In Case You Missed It: Every so often, BrickUnderground digs through the archives to find the best advice our experts have shared through the years.
For New Yorkers who live in staffed apartment buildings, tipping is a fact of life this time of year, and one we've covered intimately at BrickUnderground. As we continue our Holiday Week coverage, peruse some of our best stories on the ins and outs of tipping:
ON THE ETHICS OF TIPPING:
- Are we morally obligated to tip? Opinions are split. Some New Yorkers consider it a worthwhile gesture for a job well done; others think the building employees are engaged in a legal form of blackmail.
- What happens to good tippers: Friendlier service, window washing, doorstep delivery and more.
- What happens to bad tippers: It depends on the reason: if you lost your job, staff will probably understand. If you're just cheap, expect attitudes to change.
- If you can't afford to tip: Gift cards, vouchers, warm chocolate chip cookies or a bottle of wine or liquor are all acceptable substitutes to cash.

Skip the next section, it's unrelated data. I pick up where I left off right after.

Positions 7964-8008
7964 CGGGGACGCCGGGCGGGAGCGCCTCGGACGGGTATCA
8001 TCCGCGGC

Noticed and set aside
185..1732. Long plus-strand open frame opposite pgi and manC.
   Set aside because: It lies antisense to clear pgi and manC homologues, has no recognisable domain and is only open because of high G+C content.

WHO DESERVES A TIP?
- Doormen and supers? Definitely.
- The porter? Also definitely. If you have a doorman, he'll be front and center, but porters work behind the scenes.
- Amenity staff? Sure. If you use perks like the gym or pool, consider a $10 gift card or voucher.
- The mailman? Federal law prohibits mail carriers from accepting cash or anything worth more than $20, but many customers give small cash gifts or a gift card.
- The garbage man? This one depends on your general feelings about tipping.
- Consider three tenets of tipping: Keep a list (to avoid tipping twice, forgetting to tip, or accidentally tipping less than last year). Tip all staff members in the building (though you can always play favorites). Pay in cash (if possible).
- Need to tip staff members you never see? We've got solutions for that.
- If you're in a large building, it might save a lot of hassle to start a tipping pool.
- Your doorman's average tip is probably between $25 and $100. Most prefer a lump-sum tip around the holidays, rather than small amounts of cash here and there.
- Yes, Virginia, the doormen are tracking your tips, and if they seem less than thrilled this year, it may be because they've noticed a drop off.
- Also, perhaps unsurprisingly, building staffers confirm they get better tips in co-op or condo buildings versus rentals.
Take BrickUnderground's 2014 Holiday Tipping Poll